Serious tension erupts between China and Taiwan

China, eager to control Taiwan, is stepping up its military maneuvers to intimidate while heightening warnings against the Taipei regime, raising the risk of slipping.


Mark Tebodeau

Mark Tebodeau
Journalism

Beijing has significantly increased its flights in the island’s air defense zone since the beginning of the year without penetrating its official airspace, reaching the limit of deploying 56 aircraft and bombers during a record flight at the beginning of the week.

Taiwan Defense Minister Chiu Kucheng said a few days ago that the military tensions between the two countries have reached a level not seen in 40 years.

The United States, which supports Taiwan in the face of pressure from China without recognizing the island’s independence, has called for calm by accusing the regime of Chinese President Xi Jinping of carrying out “provocative” actions that are likely to “undermine regional peace and stability.”

The Biden administration has also warned that its support for the regime of Taiwanese President Tsai Ing-wen remains “rock solid”.

SAM YEH PHOTO, Agence France-Presse Archives

Tsai Ing-wen, President of Taiwan

The recall was not fortunate enough to attract Chinese hardliners. In an editorial, Global Times A few days ago, they warned the supporters of the head of state, who is still harsh against calls for unity, “not to continue playing with fire.”

“They should understand that the level of mainland China’s willingness to use force against Taiwan’s separatist forces has never been higher,” the ultra-nationalist daily warned.

‘Option of last resort’

The current escalation in tension around the island comes as Chiang Kai-shek’s nationalist government took refuge in 1949 to escape Mao Zedong’s communist forces after decades of twists and turns.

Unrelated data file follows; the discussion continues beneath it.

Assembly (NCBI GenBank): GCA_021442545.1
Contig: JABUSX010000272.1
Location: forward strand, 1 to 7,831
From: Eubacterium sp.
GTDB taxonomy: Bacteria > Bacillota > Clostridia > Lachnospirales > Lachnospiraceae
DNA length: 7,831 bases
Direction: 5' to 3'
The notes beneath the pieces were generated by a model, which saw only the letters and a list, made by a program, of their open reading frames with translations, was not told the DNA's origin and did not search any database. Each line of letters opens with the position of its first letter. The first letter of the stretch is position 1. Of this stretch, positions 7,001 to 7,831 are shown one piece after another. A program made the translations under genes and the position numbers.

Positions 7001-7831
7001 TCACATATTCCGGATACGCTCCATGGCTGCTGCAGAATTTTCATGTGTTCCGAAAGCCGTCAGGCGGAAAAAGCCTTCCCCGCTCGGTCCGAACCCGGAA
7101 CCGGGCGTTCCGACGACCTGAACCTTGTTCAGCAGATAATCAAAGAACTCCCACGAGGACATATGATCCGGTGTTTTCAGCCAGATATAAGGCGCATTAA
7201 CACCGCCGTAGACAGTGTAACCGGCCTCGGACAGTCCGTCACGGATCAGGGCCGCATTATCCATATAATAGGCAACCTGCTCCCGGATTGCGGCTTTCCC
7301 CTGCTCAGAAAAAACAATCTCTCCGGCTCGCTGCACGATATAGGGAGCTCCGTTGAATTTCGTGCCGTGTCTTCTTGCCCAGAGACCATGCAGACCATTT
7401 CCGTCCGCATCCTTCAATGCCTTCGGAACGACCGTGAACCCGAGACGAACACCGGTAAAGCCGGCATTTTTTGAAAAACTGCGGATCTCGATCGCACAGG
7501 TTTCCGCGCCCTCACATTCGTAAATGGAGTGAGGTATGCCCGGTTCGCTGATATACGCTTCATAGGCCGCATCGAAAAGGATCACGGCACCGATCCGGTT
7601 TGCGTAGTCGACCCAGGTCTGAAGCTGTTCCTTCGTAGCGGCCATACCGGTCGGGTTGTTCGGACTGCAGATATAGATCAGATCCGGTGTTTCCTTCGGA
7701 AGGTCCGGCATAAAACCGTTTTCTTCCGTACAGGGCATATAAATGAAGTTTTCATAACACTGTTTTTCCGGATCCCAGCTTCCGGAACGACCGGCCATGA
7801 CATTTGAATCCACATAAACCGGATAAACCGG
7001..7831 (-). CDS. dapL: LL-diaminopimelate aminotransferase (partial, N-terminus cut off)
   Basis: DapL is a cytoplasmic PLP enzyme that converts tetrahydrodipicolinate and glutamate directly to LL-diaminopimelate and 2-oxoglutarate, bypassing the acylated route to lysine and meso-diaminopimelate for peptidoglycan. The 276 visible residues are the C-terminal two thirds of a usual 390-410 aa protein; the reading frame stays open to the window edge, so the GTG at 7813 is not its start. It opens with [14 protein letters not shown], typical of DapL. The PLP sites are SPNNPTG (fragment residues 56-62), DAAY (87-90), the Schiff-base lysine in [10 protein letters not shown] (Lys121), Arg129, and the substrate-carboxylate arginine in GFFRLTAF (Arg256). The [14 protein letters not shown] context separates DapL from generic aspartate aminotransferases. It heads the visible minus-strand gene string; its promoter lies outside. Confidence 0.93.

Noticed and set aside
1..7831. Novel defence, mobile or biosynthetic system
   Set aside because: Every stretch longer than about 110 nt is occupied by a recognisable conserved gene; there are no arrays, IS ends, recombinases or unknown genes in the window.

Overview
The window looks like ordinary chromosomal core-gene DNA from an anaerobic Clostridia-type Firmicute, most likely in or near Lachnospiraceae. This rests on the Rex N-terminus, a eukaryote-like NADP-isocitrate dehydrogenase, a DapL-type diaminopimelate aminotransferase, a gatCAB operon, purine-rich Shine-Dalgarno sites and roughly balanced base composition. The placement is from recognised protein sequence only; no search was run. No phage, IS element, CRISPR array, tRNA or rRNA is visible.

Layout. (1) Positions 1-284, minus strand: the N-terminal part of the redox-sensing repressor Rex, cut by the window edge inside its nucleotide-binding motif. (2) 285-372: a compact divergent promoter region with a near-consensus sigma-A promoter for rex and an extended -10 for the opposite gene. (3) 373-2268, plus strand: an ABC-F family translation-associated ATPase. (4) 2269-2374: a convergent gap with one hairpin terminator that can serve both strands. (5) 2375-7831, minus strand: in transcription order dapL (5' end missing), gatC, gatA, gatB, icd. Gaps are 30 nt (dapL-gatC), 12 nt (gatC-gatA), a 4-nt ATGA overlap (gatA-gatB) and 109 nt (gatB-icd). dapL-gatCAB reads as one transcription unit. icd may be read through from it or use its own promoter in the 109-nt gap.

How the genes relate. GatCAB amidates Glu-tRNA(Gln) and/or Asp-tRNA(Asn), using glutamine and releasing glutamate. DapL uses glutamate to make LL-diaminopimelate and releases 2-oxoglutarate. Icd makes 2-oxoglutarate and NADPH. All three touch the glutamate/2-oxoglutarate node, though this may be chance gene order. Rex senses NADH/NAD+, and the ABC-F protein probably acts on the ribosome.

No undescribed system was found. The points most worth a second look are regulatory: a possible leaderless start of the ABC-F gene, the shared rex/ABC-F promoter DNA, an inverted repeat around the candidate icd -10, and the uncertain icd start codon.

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However, it would be too hasty to see it only as an inconsequential outbreak, believes David Sachs, a region specialist attached to the Council on Foreign Relations in Washington.

“China is not only making a symbolic display of its military might,” warns the analyst, who sees the spread of flights, the increasing formation of squadrons and the complexity of the maneuvers being carried out as a sign that Beijing is actively seeking to increase its logistical capabilities with the goal of a hypothetical seizure of the island by force.

Photo by Carlos Garcia Rawlins, Reuters Archives

Xi Jinping, President of the People’s Republic of China

Sachs notes that President Xi Jinping feels in a position of strength after the chaotic US withdrawal from Afghanistan and the aggressive takeover of Hong Kong, where a national security law has allowed Beijing to suppress any tendency to protest without causing any international backlash. .

“I think the Chinese invasion of Taiwan will still be very costly and that the regime continues to consider it an option of last resort,” notes the analyst, who would like to hear the US administration tighten up to do the right thing. China understands its intention to do so.

The fact that Washington reiterates that its commitment to Taiwan is “too solid” indicates a significant, but insufficient, semantic shift, he says, from the traditional position of “strategic ambiguity” that the United States does not. It does not clearly state whether it would intervene militarily in the event of an attack on Beijing.

“We have to make it clear to Beijing that the cost of paying will be very large,” said Sachs, who sees the recent announcement of a strategic alliance between the United States, Australia and the United Kingdom as another development likely to affect Beijing. Read the current geostrategic situation.

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common front

Guy Saint-Jacques, a former Canadian ambassador to China, points out that it is also important to take into account current developments within the Chinese political class.

He said Xi Jinping is currently concerned about the impact of economic developments in China, where the announced collapse of a real estate giant and persistent stark inequalities have fueled discontent.

The analyst notes that the use of the national card has served the Chinese strongman very well in the past, which in particular gained strong popular support with the takeover of Hong Kong.

An attack on Taiwan, or at least an escalation of tensions, could turn out to be an interesting way to “distract the public,” notes Saint-Jacques, who is concerned that accidental military clashes could lead to a fire.

He said Western countries, including Canada, should unite to deter any attack on Taiwan.

Sachs says he hopes that the crisis over the arrest of Huawei CEO Meng Wanzhou and the subsequent detention of two Canadian citizens in China has made Ottawa realize that a conciliatory approach is unlikely to work.

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